Building Simulation: An International Journal

Article Title

A comprehensive simulation-based assessment of office building performance adaptability to teleworking scenarios in different Canadian climate zones


partial occupancy, thermostat setpoint, smart plug, demand-controlled ventilation (DCV), lighting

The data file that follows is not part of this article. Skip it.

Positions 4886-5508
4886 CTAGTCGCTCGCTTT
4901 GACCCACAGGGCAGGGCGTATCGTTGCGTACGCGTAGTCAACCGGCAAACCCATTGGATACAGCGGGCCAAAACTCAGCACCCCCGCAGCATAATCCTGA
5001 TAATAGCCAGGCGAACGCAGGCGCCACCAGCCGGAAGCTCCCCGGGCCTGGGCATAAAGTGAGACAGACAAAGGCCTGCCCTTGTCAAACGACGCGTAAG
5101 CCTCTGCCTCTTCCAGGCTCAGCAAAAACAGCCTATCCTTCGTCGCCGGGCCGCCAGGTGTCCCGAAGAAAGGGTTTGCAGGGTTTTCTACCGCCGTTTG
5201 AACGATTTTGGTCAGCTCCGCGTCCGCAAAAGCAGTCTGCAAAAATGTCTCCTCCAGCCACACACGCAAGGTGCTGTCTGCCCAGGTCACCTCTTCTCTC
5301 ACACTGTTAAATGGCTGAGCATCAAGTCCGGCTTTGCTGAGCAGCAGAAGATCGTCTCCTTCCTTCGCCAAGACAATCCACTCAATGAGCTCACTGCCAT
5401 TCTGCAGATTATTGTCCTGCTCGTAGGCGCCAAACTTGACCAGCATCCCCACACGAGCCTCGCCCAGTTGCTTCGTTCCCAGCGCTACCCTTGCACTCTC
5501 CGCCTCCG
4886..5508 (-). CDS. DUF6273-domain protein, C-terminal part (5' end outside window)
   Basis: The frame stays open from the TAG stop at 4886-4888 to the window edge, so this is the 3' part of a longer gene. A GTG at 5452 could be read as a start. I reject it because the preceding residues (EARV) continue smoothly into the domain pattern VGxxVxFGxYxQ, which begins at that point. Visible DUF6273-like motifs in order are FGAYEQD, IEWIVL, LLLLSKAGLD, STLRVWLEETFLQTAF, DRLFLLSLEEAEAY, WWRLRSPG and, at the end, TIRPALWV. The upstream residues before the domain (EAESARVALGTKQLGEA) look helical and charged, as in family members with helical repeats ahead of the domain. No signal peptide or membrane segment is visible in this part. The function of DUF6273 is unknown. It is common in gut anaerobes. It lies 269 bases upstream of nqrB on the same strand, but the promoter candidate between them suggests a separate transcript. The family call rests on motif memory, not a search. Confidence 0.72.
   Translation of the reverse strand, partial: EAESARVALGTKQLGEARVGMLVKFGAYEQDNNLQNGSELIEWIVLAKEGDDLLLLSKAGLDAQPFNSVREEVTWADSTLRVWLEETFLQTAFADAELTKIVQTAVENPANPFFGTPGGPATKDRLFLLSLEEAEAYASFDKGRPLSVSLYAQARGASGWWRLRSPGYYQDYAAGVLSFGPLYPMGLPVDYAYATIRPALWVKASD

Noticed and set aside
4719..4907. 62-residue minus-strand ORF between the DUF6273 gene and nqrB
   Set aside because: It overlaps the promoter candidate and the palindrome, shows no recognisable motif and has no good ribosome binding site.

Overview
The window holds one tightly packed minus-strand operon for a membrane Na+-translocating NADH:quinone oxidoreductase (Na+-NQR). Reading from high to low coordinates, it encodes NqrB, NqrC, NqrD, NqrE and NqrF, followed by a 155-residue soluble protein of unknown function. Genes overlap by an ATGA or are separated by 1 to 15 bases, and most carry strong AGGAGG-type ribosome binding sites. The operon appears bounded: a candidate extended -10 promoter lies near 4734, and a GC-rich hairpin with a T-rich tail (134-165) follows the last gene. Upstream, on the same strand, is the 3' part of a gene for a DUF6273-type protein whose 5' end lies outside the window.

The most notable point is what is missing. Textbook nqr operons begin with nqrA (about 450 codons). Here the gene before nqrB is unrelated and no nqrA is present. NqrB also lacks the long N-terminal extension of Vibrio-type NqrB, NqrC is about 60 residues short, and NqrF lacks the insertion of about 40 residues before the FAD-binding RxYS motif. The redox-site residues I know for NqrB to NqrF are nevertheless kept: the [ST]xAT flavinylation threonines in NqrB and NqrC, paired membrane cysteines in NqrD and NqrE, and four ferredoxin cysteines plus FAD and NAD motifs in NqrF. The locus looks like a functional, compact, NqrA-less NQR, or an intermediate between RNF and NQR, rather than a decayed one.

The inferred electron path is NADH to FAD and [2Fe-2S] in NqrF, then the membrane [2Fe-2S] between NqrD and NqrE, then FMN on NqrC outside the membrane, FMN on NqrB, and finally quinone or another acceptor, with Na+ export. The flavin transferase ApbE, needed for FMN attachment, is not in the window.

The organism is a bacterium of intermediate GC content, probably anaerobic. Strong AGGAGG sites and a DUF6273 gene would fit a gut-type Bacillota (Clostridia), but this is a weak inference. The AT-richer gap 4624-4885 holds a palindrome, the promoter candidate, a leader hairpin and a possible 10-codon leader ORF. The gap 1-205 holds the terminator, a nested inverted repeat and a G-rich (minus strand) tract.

Recent studies have shown that office building systems do not adapt well to partial occupancy (e.g., from teleworking) and thus perform suboptimally. As a result, this study aims to assess office building performance adaptability by investigating the impact of four different technologies, including occupancy-based lighting, smart plugs (occupancy-based plug load), demand-controlled ventilation (DCV), occupancy-based thermostat, and their cumulative effect in office buildings in six different Canadian climates. A three-story office building is simulated in EnergyPlus version 9.3.0 under five occupancy scenarios, including 0% occupancy, 100% occupancy, 50% uniformly distributed occupancy across the floor, 50% consolidated occupancy scenario where occupants work in core zones, and 50% consolidated occupancy scenario where occupants work in perimeter zones. The results are compared using energy use intensity (EUI), energy use intensity per occupant (EUP), and the corresponding greenhouse gas (GHG) emissions. A total of 180 simulations demonstrate the occupancy-adaptive technologies are generally most beneficial for low occupancy scenarios and milder climates. The results also show the cumulative impact of all these technologies on the potential energy savings is significant in the climates under consideration. Overall, the results show office buildings can improve their performance adaptability during partial occupancy by implementing the studied technologies. Aside from filling in the current knowledge gap in the literature on partial occupancy, the for the first time results of this study systemically demonstrate how each technology performs under different partial occupancy scenarios and how they perform together at each climate.